The men who saved the Lane Victory are now in their 70s and 80s, but they credit their work on the ship with keeping them agile, mentally and physically.

Kelly, 70, a widower who moved from his own boat in Marina del Rey to live on the Lane Victory as an unpaid caretaker, clambers up and down ladders and rigging with the agility of a man less than half his age. "I still climb, not as rapidly as I used to, but I still climb," he said. "The ship keeps me going. When you've got nothing to do, you're going to go down the tubes in a hurry."

Loring Bigelow, 79, of Laguna Hills functions as signalman on the Lane Victory, as he did on Victory ships during World War II. He credits the old ship with saving his life. "I had three surgeries and three heart attacks, and I was waiting to die," Bigelow said, adjusting the white sailor cap he was issued in the 1940s. (His uniform still fits.) "I heard this veterans' organization was going to restore a ship, and I came to see what it was all about. I got involved, and I haven't been sick since."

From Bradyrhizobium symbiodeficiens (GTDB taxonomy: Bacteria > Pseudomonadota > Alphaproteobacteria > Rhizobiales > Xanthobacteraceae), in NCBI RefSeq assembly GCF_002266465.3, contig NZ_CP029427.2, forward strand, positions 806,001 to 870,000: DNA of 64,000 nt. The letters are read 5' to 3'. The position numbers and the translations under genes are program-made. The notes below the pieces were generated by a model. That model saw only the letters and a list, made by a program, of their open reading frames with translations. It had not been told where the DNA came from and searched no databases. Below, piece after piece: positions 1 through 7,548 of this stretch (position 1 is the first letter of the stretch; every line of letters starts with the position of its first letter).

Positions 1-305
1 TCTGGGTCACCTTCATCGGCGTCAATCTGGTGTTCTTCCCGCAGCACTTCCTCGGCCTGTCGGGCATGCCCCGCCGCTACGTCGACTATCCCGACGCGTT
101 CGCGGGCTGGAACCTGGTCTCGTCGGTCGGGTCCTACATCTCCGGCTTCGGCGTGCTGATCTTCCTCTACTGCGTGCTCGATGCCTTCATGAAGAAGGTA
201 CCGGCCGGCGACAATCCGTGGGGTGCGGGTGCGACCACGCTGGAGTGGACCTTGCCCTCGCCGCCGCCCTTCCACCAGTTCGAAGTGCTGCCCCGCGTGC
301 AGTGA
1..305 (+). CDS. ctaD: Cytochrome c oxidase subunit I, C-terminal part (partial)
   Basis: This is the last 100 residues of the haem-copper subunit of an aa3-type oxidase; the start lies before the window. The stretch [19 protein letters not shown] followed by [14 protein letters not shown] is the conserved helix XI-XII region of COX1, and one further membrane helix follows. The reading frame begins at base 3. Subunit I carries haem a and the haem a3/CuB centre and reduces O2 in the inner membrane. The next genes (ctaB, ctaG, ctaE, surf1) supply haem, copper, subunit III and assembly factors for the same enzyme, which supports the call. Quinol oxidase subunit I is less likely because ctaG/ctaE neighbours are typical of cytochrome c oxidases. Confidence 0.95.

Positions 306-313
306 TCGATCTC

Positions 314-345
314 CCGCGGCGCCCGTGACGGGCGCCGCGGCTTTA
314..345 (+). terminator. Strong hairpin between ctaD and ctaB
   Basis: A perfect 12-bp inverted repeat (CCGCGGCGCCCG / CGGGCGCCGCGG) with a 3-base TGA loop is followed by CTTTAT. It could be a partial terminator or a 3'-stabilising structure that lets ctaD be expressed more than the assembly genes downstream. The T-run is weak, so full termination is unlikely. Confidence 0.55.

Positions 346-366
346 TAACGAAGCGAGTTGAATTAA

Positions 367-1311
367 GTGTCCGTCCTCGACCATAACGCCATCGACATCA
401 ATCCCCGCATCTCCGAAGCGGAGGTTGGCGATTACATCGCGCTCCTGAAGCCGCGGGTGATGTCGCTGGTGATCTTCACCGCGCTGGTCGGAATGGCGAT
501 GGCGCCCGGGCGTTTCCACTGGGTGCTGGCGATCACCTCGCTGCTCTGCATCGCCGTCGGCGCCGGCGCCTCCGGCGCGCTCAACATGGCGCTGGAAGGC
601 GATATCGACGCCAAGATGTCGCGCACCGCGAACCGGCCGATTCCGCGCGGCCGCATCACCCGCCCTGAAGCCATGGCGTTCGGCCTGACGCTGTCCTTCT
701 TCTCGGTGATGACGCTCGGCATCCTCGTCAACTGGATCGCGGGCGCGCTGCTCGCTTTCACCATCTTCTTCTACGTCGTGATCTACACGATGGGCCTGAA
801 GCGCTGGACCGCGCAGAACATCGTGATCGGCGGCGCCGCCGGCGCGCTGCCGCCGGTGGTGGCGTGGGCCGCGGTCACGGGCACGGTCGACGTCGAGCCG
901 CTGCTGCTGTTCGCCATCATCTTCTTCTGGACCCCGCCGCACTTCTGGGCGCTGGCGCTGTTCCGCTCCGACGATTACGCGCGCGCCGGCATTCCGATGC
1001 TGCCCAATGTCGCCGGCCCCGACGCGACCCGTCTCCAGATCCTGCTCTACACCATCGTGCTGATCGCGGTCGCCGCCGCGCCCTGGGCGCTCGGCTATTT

Isaac Givens, 81, of Wilmington was a cook and baker on board the Lane for 2 1/2 years in the late 1940s and returns on cruise days to bake pastries for cruise passengers. He has a simple explanation for the group's enthusiasm and youthfulness: "That ocean never gets old. If you want to stay young, join the ocean family."

PTC But the retired seamen are worried. Their numbers are dwindling, and what will happen to the ship when the last of them is gone?

"Probably our biggest challenge is to find young people to take an interest in the Lane," Smith said. "The ship could last 100 years, easily. But we've got to get the people to keep it going."

For information on joining the veterans' group or in volunteering to work on the ship, call (310) 519-9545.

Pub Date: 9/08/96